It's only when he goes to work that he feels as though he's taking on the Himalayas. A couple of months ago, the seemingly endless upward trajectory of Snodgrass' career – Craig Levein described him as a "slow burner" yesterday – took him from the Yorkshire hills to the Norfolk Broads, from Leeds United in the Championship to Norwich City in the Barclays Premier League. After four years with Leeds, many would have expected Snodgrass to have pretty much seen it all in English football. Instead, ascending to the elite division brought a shock.
Had he noticed anything different between playing in the Championship and doing so in the Premier League? "In physical terms yes, I have," he said yesterday. "Physically everybody is like a man mountain, it's unbelievable how big the lads are. But I have tasted a bit of it now and can't wait for the next week to come really, to taste a bit more and see how well I can do."
So far he has done perfectly fine. He has started all three of Norwich's games and at the weekend scored their 85th-minute equaliser against Tottenham Hotspur at White Hart Lane. He was impressive, too, when used on the right side of Scotland's midfield in last month's 3-1 friendly win over Australia. Levein has a choice between him or Celtic's James Forrest for that position against Serbia on Saturday.
Snodgrass has a quiet, unflinching steeliness about him. He's 6ft tall and reasonably well-built, but it's his upbringing around Glasgow's Gallowgate that provided the required psychological strength to handle whatever might come his way. There's only so far a player can go the back of being tough, of course. How could he cope against these man-mountain opponents if he was physically inferior?
"Bit by bit I'm trying to build up the athleticism side of things. Sometimes you can get yourself too big, but the power, speed and strength of these lads is unbelievable. It is not just about being big and strong, you need to have the technical side as well. I'm sure that most of the lads who have played in the English Premier League will tell you that mostly everyone is an athlete. That's the difference between the Premier League and the Championship. When it comes to ability, it is the best league in the world.
"All the lads are on different [training] programmes . . . you just have to focus on the fitness and nutrition side of things. The technology gets you up to speed quickly. I am buying into that massively at Norwich to see what their thoughts and plans are and what methods they use."
There was no point regretting that he had not worked more on the physical aspect of his development at an earlier point of his career because, when he started with Livingston, the requisite sports science technology and advice was unavailable. "At Leeds I was watching some of the under 11s and under 12s coming in and doing weights. It was unbelievable. At 11 and 12 we [in Glasgow] did not really know what any of that stuff was. It was Happy Meals for us at that stage."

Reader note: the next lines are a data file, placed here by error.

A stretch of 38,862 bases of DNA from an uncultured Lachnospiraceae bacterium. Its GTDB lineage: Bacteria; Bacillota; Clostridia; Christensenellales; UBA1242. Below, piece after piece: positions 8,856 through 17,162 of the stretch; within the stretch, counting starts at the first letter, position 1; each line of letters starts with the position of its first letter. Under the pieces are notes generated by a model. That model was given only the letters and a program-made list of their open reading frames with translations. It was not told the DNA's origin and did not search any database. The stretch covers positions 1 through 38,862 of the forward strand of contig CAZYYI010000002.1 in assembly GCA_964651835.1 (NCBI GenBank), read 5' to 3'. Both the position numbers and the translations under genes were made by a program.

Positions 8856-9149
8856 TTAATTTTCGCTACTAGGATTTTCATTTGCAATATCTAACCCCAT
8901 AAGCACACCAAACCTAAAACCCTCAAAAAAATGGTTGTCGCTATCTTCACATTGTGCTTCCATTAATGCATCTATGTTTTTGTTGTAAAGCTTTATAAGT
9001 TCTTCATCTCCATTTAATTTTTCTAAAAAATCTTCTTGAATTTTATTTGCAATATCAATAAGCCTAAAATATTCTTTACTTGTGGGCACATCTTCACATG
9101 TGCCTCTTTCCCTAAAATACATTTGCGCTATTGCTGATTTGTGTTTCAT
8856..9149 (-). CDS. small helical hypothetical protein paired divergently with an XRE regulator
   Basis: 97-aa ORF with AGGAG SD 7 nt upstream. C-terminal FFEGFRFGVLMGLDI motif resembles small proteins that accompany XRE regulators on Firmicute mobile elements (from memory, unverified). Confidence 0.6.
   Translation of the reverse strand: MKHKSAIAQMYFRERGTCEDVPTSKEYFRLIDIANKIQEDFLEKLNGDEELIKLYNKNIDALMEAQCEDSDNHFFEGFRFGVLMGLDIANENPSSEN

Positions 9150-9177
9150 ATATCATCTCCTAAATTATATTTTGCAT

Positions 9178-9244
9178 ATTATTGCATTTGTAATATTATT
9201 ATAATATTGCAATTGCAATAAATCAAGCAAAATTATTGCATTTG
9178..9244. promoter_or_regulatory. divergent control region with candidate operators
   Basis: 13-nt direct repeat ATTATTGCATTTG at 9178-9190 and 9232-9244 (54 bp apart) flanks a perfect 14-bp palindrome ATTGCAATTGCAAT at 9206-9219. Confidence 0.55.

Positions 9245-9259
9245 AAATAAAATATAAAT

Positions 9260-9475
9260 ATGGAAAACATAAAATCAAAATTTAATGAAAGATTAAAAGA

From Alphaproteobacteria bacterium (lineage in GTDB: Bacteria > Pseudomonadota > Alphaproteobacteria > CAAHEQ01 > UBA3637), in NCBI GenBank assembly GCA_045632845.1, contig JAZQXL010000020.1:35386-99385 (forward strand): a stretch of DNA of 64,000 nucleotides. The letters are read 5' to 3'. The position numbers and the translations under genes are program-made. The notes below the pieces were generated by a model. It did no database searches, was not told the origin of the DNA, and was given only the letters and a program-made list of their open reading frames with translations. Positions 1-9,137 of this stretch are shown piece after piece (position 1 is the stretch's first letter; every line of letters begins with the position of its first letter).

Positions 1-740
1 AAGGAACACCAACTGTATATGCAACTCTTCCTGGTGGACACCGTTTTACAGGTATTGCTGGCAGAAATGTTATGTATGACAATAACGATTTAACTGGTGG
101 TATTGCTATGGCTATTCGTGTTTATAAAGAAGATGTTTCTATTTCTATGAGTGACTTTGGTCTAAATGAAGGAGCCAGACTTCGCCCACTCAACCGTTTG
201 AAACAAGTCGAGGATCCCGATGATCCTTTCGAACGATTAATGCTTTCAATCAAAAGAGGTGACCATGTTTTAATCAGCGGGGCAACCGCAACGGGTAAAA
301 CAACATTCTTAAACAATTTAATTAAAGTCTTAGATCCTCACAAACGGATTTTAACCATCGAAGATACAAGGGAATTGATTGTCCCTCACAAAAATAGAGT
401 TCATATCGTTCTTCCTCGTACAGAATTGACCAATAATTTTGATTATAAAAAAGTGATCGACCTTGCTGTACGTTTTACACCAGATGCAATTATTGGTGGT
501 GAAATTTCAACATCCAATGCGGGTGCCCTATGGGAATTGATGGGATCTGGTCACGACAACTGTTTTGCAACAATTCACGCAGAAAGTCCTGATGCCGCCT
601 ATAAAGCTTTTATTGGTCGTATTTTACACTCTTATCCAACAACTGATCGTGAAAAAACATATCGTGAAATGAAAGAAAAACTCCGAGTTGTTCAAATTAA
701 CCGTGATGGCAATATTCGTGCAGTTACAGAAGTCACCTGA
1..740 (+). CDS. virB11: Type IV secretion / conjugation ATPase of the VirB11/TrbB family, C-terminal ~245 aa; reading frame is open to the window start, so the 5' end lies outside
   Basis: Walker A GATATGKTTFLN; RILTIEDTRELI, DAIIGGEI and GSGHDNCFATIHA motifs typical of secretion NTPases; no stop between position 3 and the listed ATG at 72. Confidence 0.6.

Snodgrass was one of 11 Premier League players included in Levein's initial squad for the Serbia and Macedonia double-header compared to eight from the Championship (and only three from the Clydesdale Bank Premier League). He could tell that the number of top-flight representatives was increasing and the number of Championship ones decreasing, one of several factors which contributed to his willingness to leave Leeds United for Norwich in a £3m deal.
"There were certain stages when I had thought about playing at a higher level," he said. "I saw some of the players playing in the SPL and higher and I don't know if they were getting judged the same as those from the Championship. There were not that many players in squads from the Championship, so from a personal point of view even to get in the Premier League and to get that opportunity was great."
He returned to his old school, St Mungo's Academy, yesterday to help launch an initiative from the SFA and team sponsor Vauxhall Motors aimed at increasing football participation levels among 12-18-year-olds. Snodgrass was pleased to have been invited back. "It is not often you get a lad from the East End pushing through. I was never inside the classroom, I was always in the corridor. I have some fantastic memories from school and I made some friends for life.
"There are only a handful of players that get that chance and I am very fortunate. At school, the only thing I had in my mind was to play football. If that didn't turn out, I wouldn't have a lot of things to fall back on."
Today, on the eve of his 25th birthday, he continues to enjoy the rewards which stem from being bold enough to leave Livingston for Leeds United at the age of 20. What had that done for him? "You start to develop and learn. You start to become a man, really. You realise what it is all about and you realise it fast, especially when you move down south and you don't have your friends and family round about you."
There are some big units in the Serb team, but not one of them will look down on him.
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